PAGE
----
Two million people’s fate hangs on the survival of UNRWA. Nothing else exists between them and disaster. 

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The FT has posted a very level-headed report on the work of UNRWA, the United Nations agency dealing with refugees in Gaza.

In that report, it notes that after 7 October, Israel secured the UNRWA staff database and then compared that with a list of Hamas members it thought had been engaged in the raids on that day. In addition to the 12 already dealt with by UNRWA to meet an Israeli demand for action, Israel has suggested that another 190 employees were affiliated to Hamas. Amongst 30,000 employees, I am staggered that the figure is so small.

What I had not previously known, however, was that, as the FT Notes:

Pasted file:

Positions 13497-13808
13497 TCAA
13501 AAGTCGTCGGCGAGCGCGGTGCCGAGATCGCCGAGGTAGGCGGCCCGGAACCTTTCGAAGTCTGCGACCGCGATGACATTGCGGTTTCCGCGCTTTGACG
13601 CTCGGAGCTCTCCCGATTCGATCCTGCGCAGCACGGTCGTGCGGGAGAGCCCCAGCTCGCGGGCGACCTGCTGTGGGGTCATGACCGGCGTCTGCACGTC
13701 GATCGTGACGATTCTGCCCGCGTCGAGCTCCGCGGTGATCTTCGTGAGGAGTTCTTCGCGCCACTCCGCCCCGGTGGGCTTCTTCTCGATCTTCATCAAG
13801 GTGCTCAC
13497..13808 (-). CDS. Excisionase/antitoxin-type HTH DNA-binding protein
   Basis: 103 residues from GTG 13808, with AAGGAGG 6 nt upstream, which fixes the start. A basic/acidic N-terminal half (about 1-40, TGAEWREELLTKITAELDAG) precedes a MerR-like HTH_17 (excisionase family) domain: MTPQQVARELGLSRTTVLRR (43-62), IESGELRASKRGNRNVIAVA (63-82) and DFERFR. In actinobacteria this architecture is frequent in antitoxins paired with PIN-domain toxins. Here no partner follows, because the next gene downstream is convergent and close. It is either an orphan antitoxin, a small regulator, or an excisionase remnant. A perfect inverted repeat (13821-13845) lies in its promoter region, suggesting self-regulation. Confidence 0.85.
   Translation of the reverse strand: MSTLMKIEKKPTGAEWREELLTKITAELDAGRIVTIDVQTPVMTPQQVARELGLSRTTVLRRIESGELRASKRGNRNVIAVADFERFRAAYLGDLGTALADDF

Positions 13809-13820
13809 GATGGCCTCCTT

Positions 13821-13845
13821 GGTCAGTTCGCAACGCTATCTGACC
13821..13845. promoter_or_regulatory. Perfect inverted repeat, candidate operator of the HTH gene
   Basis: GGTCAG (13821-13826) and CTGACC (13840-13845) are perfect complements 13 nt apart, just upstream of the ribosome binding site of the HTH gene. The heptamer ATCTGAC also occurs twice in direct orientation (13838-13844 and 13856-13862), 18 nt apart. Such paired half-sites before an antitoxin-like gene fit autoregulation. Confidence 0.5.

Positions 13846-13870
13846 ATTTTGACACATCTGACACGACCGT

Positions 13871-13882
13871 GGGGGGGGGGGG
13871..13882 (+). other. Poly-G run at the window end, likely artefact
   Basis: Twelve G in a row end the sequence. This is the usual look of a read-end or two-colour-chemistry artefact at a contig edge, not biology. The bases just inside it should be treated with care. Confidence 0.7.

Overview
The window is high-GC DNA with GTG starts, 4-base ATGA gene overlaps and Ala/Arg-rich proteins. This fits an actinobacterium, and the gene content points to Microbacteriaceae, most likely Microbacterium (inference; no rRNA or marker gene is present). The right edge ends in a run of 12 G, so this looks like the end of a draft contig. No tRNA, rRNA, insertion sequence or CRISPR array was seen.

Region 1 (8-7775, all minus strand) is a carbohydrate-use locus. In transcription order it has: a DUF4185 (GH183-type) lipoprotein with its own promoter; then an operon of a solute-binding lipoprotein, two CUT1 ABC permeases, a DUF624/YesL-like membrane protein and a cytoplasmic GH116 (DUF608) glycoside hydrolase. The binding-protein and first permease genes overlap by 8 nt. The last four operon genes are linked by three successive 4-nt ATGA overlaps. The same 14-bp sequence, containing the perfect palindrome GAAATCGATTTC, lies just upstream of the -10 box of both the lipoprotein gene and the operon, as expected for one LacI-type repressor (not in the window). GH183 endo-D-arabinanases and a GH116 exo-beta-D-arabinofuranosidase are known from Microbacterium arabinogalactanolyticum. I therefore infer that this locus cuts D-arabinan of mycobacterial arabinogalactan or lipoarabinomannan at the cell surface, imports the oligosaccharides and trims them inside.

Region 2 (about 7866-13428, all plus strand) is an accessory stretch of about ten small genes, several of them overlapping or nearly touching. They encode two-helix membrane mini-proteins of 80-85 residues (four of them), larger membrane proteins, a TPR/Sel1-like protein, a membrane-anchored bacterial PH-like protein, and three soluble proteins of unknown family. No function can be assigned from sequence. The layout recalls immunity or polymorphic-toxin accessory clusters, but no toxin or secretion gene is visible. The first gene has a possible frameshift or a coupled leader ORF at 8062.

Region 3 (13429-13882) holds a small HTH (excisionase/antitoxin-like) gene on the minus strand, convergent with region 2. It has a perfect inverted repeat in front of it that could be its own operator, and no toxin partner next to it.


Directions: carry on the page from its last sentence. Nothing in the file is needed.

UNRWA had sent staff lists to Israel every year, and never before received objections, said another person familiar with the situation.

That is an extraordinary degree of cooperation. It does not suggest that the UNRWA thought it had anything to hide. It suggests, very strongly, that it had tried very hard to avoid this situation happening.

So, the question is, why did Israel choose to exploit this when it did after the ICJ ruling?

And why have countries like the UK decided to support its genocide when it is clear that there is no investigation to do or findings to be established because the investigation has already been done?

And what is the UK's reaction going to be when UNRWA runs out of money soon, and no agency steps in because they cannot, meaning food and medicine supplies will fail in Gaza, as they surely will?

There is no one to take on the UNRWA role.

Two million people's fate hangs on the survival of UNRWA. Nothing else exists between them and disaster.

And meanwhile, countries are playing politics.

The FT is clearly sickened by this. So am I.

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